I See You Everywhere, Julia Glass
I read Three Junes several years ago, and just loved it.
It won the National Book Award and rightly so, the prose was tight and light and the three stories were woven together in a believable but interesting way.
So my default position on I See you Everywhere was thumbs up.
And admittedly, from the first page I was streamed in, floating easily downstream. Perfectly pleasant ride during my often distracted summer days.
It was absolutely effortless to finish this book in 2-3 days and I found myself wanting to turn back to it. But the fact is, the writing is just strong enough that you don’t really notice that the story in of itself wasn’t that great.
Maybe I was just a wee bit cynical on the storyline, because I have a sister I actually like. (Believe me, I had a sister I didn’t like at one time, but we were like 16 and 18–not 33 and 37.)
And it’s not that Clem and Louisa don’t like each other. I think they care a great deal for each other. But they’re relationship is COM-PL-I-CA-TED. (Which again, whose sister story isn’t?) One is impulsive, one is restrained. One is an outdoor enthusiast, the other is an art critic. One is limelight, the other is shadows.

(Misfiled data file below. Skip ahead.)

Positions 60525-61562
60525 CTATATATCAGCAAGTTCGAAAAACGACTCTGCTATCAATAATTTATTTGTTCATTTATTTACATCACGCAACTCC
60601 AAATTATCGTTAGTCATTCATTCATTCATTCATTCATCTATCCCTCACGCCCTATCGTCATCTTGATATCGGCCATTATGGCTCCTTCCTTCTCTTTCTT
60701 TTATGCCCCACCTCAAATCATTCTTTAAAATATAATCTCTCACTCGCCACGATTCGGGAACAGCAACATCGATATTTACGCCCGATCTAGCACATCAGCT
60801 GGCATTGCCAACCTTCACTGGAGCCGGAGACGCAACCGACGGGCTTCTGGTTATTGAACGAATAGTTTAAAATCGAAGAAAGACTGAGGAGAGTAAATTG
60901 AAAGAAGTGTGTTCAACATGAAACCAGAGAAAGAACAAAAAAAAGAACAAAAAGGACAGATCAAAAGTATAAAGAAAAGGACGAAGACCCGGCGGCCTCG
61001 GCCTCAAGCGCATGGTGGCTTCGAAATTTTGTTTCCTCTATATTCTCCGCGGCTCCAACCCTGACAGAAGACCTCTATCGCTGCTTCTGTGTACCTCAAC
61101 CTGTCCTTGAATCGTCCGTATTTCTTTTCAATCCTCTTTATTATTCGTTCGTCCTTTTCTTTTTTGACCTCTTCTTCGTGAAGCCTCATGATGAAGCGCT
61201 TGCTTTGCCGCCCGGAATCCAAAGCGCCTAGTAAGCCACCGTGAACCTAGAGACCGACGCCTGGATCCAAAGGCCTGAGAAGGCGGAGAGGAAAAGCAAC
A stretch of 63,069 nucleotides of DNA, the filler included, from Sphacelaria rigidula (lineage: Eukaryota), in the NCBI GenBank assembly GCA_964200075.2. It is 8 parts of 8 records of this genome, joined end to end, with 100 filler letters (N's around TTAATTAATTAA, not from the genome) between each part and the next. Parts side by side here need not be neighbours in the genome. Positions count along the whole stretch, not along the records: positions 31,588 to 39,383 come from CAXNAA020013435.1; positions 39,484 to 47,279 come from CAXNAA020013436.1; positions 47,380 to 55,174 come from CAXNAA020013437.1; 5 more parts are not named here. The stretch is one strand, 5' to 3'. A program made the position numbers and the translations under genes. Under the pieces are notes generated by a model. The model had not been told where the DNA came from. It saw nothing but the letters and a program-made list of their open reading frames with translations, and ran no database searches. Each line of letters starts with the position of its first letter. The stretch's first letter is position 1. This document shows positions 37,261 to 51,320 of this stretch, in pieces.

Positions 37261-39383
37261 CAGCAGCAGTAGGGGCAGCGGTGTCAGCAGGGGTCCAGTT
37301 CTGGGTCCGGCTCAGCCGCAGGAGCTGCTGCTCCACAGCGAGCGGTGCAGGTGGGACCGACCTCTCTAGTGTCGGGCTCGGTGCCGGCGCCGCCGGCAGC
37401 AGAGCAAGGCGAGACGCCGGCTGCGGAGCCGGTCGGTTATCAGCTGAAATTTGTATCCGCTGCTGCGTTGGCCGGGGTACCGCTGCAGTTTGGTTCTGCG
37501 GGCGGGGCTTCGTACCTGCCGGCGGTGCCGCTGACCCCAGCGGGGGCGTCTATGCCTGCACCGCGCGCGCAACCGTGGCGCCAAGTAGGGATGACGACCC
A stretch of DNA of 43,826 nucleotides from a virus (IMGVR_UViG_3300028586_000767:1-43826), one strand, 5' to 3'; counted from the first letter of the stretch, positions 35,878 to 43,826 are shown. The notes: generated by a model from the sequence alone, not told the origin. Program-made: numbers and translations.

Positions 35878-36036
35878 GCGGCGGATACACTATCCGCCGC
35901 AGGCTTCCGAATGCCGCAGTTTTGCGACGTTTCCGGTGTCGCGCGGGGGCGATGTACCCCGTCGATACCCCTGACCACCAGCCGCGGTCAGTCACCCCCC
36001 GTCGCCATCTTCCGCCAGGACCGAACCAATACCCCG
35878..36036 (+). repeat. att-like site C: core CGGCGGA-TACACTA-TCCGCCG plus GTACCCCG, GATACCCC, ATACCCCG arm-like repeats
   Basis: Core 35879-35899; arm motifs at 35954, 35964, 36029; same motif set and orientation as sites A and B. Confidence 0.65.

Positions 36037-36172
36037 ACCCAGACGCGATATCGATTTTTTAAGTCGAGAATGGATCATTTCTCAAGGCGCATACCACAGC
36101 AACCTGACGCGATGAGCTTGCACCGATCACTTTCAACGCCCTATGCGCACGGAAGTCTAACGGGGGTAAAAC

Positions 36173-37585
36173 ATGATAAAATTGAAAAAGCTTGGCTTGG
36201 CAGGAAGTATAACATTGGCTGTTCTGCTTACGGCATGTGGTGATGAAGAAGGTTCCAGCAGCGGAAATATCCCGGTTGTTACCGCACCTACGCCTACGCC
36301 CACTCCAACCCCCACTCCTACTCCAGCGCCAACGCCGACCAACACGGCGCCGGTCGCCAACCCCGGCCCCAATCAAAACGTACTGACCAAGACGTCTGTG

But we learn about their relationship from alternative narratives–first Clem shares a story, then Louisa. It’s interesting when perspectives overlap, but generally each of them keep moving the story forward with new moments. But what is unsatisfying in the plot is that we zip ahead 3 years, 5 years, 10 years with each chapter and I finally got a clue that these may have been a series of short stories that Glass ultimately wove together in a novel. But as a result, you kind of skip across the surface of their relationship with these small vignettes and when you finally get to that ‘come to Jesus’ moment about their relationship–you feel like you missed all the depth of what lies between.
The reviews I have seen have alluded to the fact that this book is highly autobiographical for Glass. Which somehow makes the story a lot more interesting. But I couldn’t help but wondering if in her attempt to mask this, or to protect the true facts, or to deviate just enough from her personal history–this is where she veered slightly off course.
And, as I write this–yep, decided–I am talking myself out of telling you to buy this book. Because after all, you want a great book, not a slightly-good-but-the-plot-kinda-bugged book.
So while I may have enjoyed it while reading it, there was no discernible lasting effect. No deep satisfaction.
Skip it and pick up Three Junes instead.